Here at BKMedia Group our main focus is web design, development and internet marketing. We do, however, offer graphic design services as well, ranging from branding to print work and more traditional marketing.
Oftentimes, our clients use us for a combination of these services, and one thing that usually causes a slight hang-up is images, specifically their sizes and resolutions.
When you’re taking images with a camera, the resolution of these images is usually 300 DPI or higher. DPI stands for “dots per inch,” and it’s pretty straight forward if you think about it. The images are made up of little dots of color, and the more dots of color per inch, the clearer the image will look and the higher quality a printed reproduction will be.
The new iPhone 5 features an 8 megapixel camera, but what does that mean in terms of DPI? Well, for starters, a megapixel is a million pixels, so one of those photos is going to be made up of almost 8 million pixels. The actual dimensions are 3264 x 2448 which may not be exactly 8 million… but it’s close!
So you’ve got a picture from your iPhone 5 camera, and you want to print it out as large as possible to hang on your wall. Since you want the picture to be crystal clear, you don’t want to print at a resolution below 300 DPI, and that means your photo is going to be 10.9″ x 8.2″.
After a while, you decide that the photo is just so good that you want to use it on your website as well. We don’t blame you, it really is grand, but you need to be careful or you’re going to slow down your website.
While printing is usually at a resolution of 300 DPI (there are some exceptions for large-scale graphics… don’t worry about it), our computer screens display images at 72 DPI. This means that your iPhone photo, with its 8 million pixels, is going to display much, much larger.
Think about driving down a long, straight highway. A mile has 5,280 feet in it, right? Right. So let’s say you’ve just driven 10 miles – a total of 52,800 feet – down that highway. Suddenly there’s a terrifying shift in the rules of measurement and a mile now consists of only 1,000 feet. By those new standards your recent drive now measures 52.8 miles, as opposed to the 10 it had been.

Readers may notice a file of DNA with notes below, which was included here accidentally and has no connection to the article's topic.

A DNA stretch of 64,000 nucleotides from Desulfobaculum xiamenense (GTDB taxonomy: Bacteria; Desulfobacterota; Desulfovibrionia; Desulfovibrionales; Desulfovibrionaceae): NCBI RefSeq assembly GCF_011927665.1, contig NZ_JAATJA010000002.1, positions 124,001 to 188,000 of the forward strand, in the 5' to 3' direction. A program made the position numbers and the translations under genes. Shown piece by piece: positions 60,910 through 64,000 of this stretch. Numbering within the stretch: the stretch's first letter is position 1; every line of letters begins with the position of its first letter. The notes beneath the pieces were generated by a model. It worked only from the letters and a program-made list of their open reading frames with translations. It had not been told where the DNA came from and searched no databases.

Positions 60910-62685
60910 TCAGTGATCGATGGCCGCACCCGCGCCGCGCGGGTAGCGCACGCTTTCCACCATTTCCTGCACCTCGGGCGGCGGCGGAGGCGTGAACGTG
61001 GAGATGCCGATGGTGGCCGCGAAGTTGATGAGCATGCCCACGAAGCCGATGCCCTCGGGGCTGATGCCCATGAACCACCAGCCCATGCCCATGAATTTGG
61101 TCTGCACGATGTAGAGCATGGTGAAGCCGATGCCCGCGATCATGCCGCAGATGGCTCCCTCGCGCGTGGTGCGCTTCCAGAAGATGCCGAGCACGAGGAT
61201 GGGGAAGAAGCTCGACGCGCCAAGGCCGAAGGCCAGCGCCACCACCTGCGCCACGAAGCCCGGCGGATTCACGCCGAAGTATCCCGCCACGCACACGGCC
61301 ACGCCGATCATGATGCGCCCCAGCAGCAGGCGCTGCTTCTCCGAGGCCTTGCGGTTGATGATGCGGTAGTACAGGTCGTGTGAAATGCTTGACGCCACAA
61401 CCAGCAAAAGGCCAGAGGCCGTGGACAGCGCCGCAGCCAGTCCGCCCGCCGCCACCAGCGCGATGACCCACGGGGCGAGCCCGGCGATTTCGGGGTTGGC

The amount of feet travelled didn’t change, but your odometer clicked over a mile much more quickly because there were fewer feet per mile. It’s the same basic idea with your image. The image still has the same amount of pixels, but there are fewer of them per inch, resulting in more inches and a larger image.
At 72 DPI your iPhone photo would be 45.3″ x 34″. For reference, your standard website is somewhere around 1000–1200 pixels wide, or about 14–16″. Sure you can just upload that photo as is and adjust it to display at a smaller size, but this doesn’t change the actual size of your image.
That 8 megapixel image, saved as a standard jpeg, is going to be about 1.9 MB in size regardless of whether or not it displays at full size. If you sized the image down before you uploaded it, say to 1088 pixels wide at 72 DPI, your file size would be 378 KB… still big enough for your use, but over 5 times smaller than the original.
Having too many large images on your website can drastically effect your load speed and and even result in a loss of traffic. Before uploading photos to your website, understand where they are going to go and what size is actually necessary for that purpose. Resizing photos using Photoshop, Preview, or any other editing program is not only smart, but essential to a great-performing website.
I really apologize. I used ‘DPI’ the entire time, but ‘PPI’ would have been more appropriate in a lot of spots. PPI stands for “pixels per inch” and is the term when dealing with digital images.
They’re similar, but these terms are different because pixels and dots display on screen and on paper respectively, and work differently: Pixels are square and fit together end to end on screen, while dots are printed with varying amounts of space or overlap between them to create the desired result on page.
Yes, they’re different (and you can find many passionate articles screaming at you about that fact), but you’d be hard-pressed to find someone who ever uses both terms independently. Maybe because it’s so deeply engrained due to the long history of print, but DPI is the overall favorite. Even industry applications like Photoshop seem to interchange DPI and PPI.
So for the sake of keeping everyone from being confused, we’ll keep referring to it as DPI, and we won’t tell if you don’t! As long as we know the difference, we’re good, right?
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